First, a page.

While the influence of the Greeks' mythology of creativity can still be seen in modern times, the modern scientific method has helped us move away from a belief in the muses. Research is moving us toward an empirically proven model of creativity that can be used to generate innovative ideas. We don't need to rely on belief in an outside force to generate great ideas. We have everything we need inside ourselves.
If these novel and useful ideas don't come from the divine, then where do they come from? What causes us to be creative in one moment and void in the next? What makes someone more or less creative than his or her peers? Where do our flashes of creative insight come from, and how can we generate more of them? The idea of a sacred being visiting us on occasion to bless us with a creative revelation or that the act of creation should be a near-religious experience might explain why creativity appears so fleeting, but for those who are challenged with being creative on demand, this mythology doesn't really help. Research on creative individuals and innovative organizations does.
Although there is still no precise and agreed-on definition of creativity despite nearly one hundred years of research on the subject, there appears to be at least a small consensus. Creativity is seen by most experts in the field as the process of developing ideas that are both novel and useful.4
The novel is easily recognized, but the useful is just as important. The Mona Lisa is universally renowned as an important creative work, but a photocopy of the Mona Lisa is probably not considered quite as creative. However, photocopies themselves have been incredibly useful and were also novel when the first office photocopier was released by Xerox in 1959. In organizations, developing ideas, projects, processes, or programs that are both novel and useful is the vital antecedent to leveraging innovation and staying competitive.
There is a unique relationship between creativity and innovation. Teresa Amabile, a Harvard Business School professor, believes that “creativity by individuals and teams is a starting point for innovation” and writes that “the first is a necessary but not sufficient condition for the second.”5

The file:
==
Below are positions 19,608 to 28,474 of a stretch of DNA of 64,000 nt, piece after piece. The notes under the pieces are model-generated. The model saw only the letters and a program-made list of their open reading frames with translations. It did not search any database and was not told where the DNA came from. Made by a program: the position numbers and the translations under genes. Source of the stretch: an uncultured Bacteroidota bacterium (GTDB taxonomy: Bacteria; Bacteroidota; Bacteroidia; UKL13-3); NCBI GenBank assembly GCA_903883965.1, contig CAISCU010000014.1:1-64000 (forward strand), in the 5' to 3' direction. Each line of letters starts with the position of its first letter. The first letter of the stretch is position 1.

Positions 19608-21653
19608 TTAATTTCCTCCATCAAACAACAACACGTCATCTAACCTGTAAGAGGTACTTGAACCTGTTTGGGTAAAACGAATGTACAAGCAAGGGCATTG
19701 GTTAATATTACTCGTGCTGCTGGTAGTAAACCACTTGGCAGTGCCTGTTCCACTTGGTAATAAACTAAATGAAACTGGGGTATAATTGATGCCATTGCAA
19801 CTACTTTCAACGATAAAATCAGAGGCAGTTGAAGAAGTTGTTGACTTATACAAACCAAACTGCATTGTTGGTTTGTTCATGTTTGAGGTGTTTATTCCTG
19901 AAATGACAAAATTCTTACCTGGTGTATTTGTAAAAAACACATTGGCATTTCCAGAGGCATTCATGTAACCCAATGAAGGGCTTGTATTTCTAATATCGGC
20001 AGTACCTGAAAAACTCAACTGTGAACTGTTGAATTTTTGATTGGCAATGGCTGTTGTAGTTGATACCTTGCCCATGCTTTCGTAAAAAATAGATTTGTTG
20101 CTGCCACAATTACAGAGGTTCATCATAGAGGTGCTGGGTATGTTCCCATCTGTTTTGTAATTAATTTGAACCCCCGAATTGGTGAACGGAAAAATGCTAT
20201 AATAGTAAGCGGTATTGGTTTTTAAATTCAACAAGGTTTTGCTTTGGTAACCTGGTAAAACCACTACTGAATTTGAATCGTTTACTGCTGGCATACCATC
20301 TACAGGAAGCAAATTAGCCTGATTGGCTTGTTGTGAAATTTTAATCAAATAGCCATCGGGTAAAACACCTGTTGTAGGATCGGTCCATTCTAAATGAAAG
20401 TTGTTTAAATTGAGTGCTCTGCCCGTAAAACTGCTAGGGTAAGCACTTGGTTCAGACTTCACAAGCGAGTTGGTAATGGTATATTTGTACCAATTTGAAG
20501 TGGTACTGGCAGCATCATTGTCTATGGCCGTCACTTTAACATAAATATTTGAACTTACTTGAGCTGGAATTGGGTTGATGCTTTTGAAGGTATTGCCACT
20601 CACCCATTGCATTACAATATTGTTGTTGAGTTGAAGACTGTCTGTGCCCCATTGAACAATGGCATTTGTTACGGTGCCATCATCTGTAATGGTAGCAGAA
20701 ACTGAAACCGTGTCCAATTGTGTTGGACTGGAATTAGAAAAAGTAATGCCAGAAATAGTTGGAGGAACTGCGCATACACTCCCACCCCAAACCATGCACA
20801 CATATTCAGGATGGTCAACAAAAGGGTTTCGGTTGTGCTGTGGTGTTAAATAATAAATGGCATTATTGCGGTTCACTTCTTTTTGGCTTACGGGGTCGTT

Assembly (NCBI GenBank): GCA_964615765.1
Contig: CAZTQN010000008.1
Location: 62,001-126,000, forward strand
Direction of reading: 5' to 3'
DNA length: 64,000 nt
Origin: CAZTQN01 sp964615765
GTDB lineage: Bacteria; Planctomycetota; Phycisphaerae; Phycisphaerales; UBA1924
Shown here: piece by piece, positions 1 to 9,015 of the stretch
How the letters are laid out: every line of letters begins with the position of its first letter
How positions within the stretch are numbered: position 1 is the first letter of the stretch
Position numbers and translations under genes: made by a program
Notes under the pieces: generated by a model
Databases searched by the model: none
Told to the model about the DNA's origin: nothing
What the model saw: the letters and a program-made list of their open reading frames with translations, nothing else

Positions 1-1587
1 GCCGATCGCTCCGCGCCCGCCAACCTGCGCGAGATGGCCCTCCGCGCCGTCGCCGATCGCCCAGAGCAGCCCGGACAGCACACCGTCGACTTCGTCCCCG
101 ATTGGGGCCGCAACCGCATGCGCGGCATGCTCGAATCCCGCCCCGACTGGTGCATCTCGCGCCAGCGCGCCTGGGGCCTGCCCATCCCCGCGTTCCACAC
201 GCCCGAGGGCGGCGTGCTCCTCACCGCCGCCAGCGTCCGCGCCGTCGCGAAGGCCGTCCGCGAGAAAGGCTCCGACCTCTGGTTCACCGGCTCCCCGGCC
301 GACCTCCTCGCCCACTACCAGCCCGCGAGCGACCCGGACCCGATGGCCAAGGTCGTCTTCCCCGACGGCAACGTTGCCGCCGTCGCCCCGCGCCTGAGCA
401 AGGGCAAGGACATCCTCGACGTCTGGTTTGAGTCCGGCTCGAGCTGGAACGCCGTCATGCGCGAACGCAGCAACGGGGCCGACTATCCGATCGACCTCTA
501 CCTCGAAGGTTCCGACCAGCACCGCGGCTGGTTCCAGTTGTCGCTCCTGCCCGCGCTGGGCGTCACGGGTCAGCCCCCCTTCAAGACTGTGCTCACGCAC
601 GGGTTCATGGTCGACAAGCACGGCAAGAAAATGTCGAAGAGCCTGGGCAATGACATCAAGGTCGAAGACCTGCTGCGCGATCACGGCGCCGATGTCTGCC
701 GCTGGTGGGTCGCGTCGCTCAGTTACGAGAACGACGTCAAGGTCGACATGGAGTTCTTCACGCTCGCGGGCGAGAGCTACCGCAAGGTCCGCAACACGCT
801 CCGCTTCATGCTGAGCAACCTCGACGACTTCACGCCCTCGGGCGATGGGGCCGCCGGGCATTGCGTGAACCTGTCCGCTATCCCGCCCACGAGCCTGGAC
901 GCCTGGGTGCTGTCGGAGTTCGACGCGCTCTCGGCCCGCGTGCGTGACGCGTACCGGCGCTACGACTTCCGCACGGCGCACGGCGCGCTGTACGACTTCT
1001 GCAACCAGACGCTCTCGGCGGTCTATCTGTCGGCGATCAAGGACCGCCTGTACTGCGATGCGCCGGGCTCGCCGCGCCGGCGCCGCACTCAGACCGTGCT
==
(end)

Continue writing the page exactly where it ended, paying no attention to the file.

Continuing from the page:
Amabile believes that creativity is the source of innovation, but she does not believe that it comes from the divine. Instead she champions what she calls the “componential model of creativity.” Based on decades of research into creativity, this model was designed as a means of explaining the creative process and its various influences.
Amabile's assertion is that creativity is influenced by four separate components: domain-relevant skills, creativity-relevant processes, task motivation, and the surrounding social environment.6
These four factors determine whether a creative insight will occur. Where they overlap is essentially where creative work happens. The degree to which these factors are present affects the level of creativity an individual will experience. Stated another way, creativity will be strongest when an intrinsically motivated person with significant creative thinking skills and a given level of expertise operates in an environment that supports creativity. Innovation happens when these factors align and the resulting creativity is applied.
Domain-relevant skills (commonly called expertise) are the knowledge, technical skills, or talent an individual possesses in a given domain. These are necessary resources that individuals will utilize as they move through the creative process. Just as it is difficult to imagine a composer writing a symphony without some knowledge of musical keys, scales, and harmony, it is difficult to imagine an architect drafting an office building without knowledge of physics, engineering, building materials, and various other fields of knowledge. In many domains, such as the traditional fine arts, we can easily mistake domain-relevant skills for creativity itself. If we can't imagine being as good as the composer, then we assume that the composer is more creative than us. What we typically don't imagine is the years of deliberate practice required to gain such expertise.
Creativity-relevant processes are the methods people use to approach a given problem and generate solutions. These are the techniques employed to examine a problem from various angles, combine knowledge from various fields, and depart from status quo responses. These skills vary a little depending on personality. Independent risk-takers who can empathize with various perspectives tend to be better creative problem solvers. However, even though a given personality might lend itself to adopting these practices more quickly, the skills can also be learned. Even codependent, risk-averse narcissists can be taught how to generate ideas more easily and combine possible outputs to leverage synergy.
Task motivation is the willingness to engage. Simply put, it is passion. It is the desire to solve a problem for the challenge it poses or the mere satisfaction of working on it. Although expertise and creative thinking are the weapons used to attack creative challenges, no skirmish will be fought until the individual or team agrees to take to the battlefield. The architect with all the right knowledge and the skill to generate new perspectives might be exactly what a client needs, but if she lacks the motivation to engage in the challenge, then those resources will go untapped or be utilized on some other project.
The final influencer, social environment,